lead.smart34's Avatar, Join Date: Feb 2008
Contributor
good info
crazytolearn57's Avatar, Join Date: Feb 2008
Go4Expert Member
good one
aisha.ansari84's Avatar, Join Date: Feb 2008
Contributor
Quote:
Originally Posted by DaWei
That is incorrect, zaka. A reference is a second name (alias) for an object. You can't name something that doesn't exist, therefore you have to specify the object being aliased when you declare the reference. When a reference is passed as an argument, a copy of the objects address is passed. This is one fewer levels of indirection than when a pointer to the object is passed.
i agree to it
Shishir191's Avatar, Join Date: Jul 2007
Go4Expert Member
Quote:
Originally Posted by aisha.ansari84
i agree to it
Thanks to All.
pavankumar.thati's Avatar, Join Date: Jul 2008
Newbie Member
there is a class Date and a function
the function is non static

Date& and *this is same in representation and they are explain plzzzzzzz.........

Code:
class Date
{
               Date& add_year(int);
               Date& add_month(int);
               Date& add_day(int);
}
int main()
{
              Date a();
             a.add_year(1).add_month(2).add_day(2);
                 return 0;
}
Date& Date::add_year(int n)
{
                  if(d==29&&m==2&&!leapyear(y+n)
                  {
                              d=1;
                               m=3;
                   }
                    y+=n;
                     return  *this;
}
Date& Date::add_month(int n)
{
                 return *this;
}
Date& Date::add_day(int n)
{
               return *this;
}
Is this a valid one if then give me some explanation with examples.
plzzzzzzzzzzzzz...........

Last edited by shabbir; 10Jul2008 at 09:32.. Reason: Code block
Darrelljones's Avatar, Join Date: Jan 2011
Go4Expert Member
A pointer can be re-assigned any number of times while a reference can not be reassigned after initialization.
A pointer can point to NULL while reference can never point to NULL
You can't take the address of a reference like you can with pointers
There's no "reference arithmetics" (but you can take the address of an object pointed by a reference and do pointer arithmetics on it as in &obj + 5).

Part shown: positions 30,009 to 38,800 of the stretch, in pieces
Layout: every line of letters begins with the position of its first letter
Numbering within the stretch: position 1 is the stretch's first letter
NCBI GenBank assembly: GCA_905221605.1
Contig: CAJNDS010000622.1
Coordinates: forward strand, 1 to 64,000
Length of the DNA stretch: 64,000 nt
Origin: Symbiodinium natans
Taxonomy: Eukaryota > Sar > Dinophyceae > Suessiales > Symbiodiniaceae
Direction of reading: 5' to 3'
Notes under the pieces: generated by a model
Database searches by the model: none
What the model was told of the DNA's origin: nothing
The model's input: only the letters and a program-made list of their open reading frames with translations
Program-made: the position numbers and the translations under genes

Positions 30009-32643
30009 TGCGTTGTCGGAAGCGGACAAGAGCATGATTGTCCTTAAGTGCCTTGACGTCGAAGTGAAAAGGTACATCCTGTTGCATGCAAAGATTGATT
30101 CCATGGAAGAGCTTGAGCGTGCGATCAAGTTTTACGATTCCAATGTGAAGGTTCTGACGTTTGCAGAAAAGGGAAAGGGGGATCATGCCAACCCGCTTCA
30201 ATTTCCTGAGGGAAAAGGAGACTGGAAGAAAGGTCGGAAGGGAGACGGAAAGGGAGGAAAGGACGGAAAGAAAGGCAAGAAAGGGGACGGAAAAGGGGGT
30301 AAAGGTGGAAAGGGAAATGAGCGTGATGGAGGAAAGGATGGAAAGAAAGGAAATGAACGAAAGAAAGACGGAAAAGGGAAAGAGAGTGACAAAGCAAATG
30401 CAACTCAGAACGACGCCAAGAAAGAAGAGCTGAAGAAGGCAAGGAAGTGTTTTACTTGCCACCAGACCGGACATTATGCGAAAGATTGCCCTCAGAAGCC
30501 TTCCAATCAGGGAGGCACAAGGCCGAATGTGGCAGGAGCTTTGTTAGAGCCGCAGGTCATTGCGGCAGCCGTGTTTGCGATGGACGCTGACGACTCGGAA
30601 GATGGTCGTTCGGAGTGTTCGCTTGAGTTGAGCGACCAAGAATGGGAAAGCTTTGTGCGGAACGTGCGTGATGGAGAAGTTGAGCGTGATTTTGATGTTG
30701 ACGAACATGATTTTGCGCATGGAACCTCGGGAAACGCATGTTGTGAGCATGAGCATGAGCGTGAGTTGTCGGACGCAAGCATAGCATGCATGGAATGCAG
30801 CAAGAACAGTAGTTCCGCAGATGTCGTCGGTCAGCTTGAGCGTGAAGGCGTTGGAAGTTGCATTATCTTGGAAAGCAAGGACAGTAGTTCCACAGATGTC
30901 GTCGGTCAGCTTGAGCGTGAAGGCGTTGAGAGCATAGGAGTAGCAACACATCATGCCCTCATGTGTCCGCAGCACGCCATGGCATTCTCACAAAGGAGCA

As a general rule,

Use references in function parameters and return types to define attractive interfaces.
Use pointers to implement algorithms and data structures.
poornaMoksha's Avatar, Join Date: Jan 2011
Ambitious contributor
Shishir pointed out in the very first post of this discussion that " Its not necessary to initialize the pointer at the time of declaration". I think its not mandatory but still we should always make sure that a pointer is initialized to NULL whenever it is declared because :

Code:
int main()
{
    char *ptr;
    int retval = 0;
    retval = someFunc();
    if(retval)
        ptr = "I got some address";
    someOtherFunc(ptr);
}

void someOtherFunc(char *ptr)
{
    if(ptr)
    {
        // use ptr
     }
}
Now in the above code snippet, suppose the value of 'retval' is 0 which ensures 'ptr' does not get address of string "I got some address" and inside the function 'someOtherFunc' the condition 'if(ptr)' may well be true as ptr may be holding some garbage address which is non-null and hence when we use ptr we may well observe a crash as through 'ptr' the program would try to access the garbage address
kumarmannu's Avatar
Banned
1. A pointer can be re-assigned any number of times while a reference can not be reassigned after initialization.
2. A pointer can point to NULL while reference can never point to NULL
3. You can't take the address of a reference like you can with pointers
4. There's no "reference arithmetics" (but you can take the address of an object pointed by a reference and do pointer arithmetics on it as in &obj + 5).

1) A pointer can be re-assigned:

int x = 5;
int y = 6;
int *p;
p = &x;
p = &y;
*p = 10;
assert(x == 5);
assert(y == 10);

A reference cannot, and must be assigned at initialization:

int x = 5;
int y = 6;
int &r = x;
A pointer needs to be dereferenced with * to access the memory location it points to, whereas a reference can be used directly. A pointer to a class/struct uses -> to access it's members whereas a reference uses a .

A pointer is a variable that holds a memory address. Regardless of how a reference is implemented, a reference has the same memory address the item it references.

References cannot be stuffed into an array, whereas pointers can be (Mentioned by user @litb)
kumarpyasa's Avatar
Banned
Hello dear
Pointers and references are the different
1. pointers use the “*” and “->” operators and references use “.“
2. A pointer can be re-assigned any number of times while a reference can not be reassigned after
initialization.
3.A pointer can point to NULL while reference can never point to NULL
4. You can't take the address of a reference like you can with pointers
5. There's no "reference arithmetics" (but you can take the address of an object pointed by a
reference and do pointer arithmetics on it as in &obj + 5).
alexsmth114's Avatar, Join Date: Mar 2011
Go4Expert Member
Really nice tutorial, thanks for sharing!!..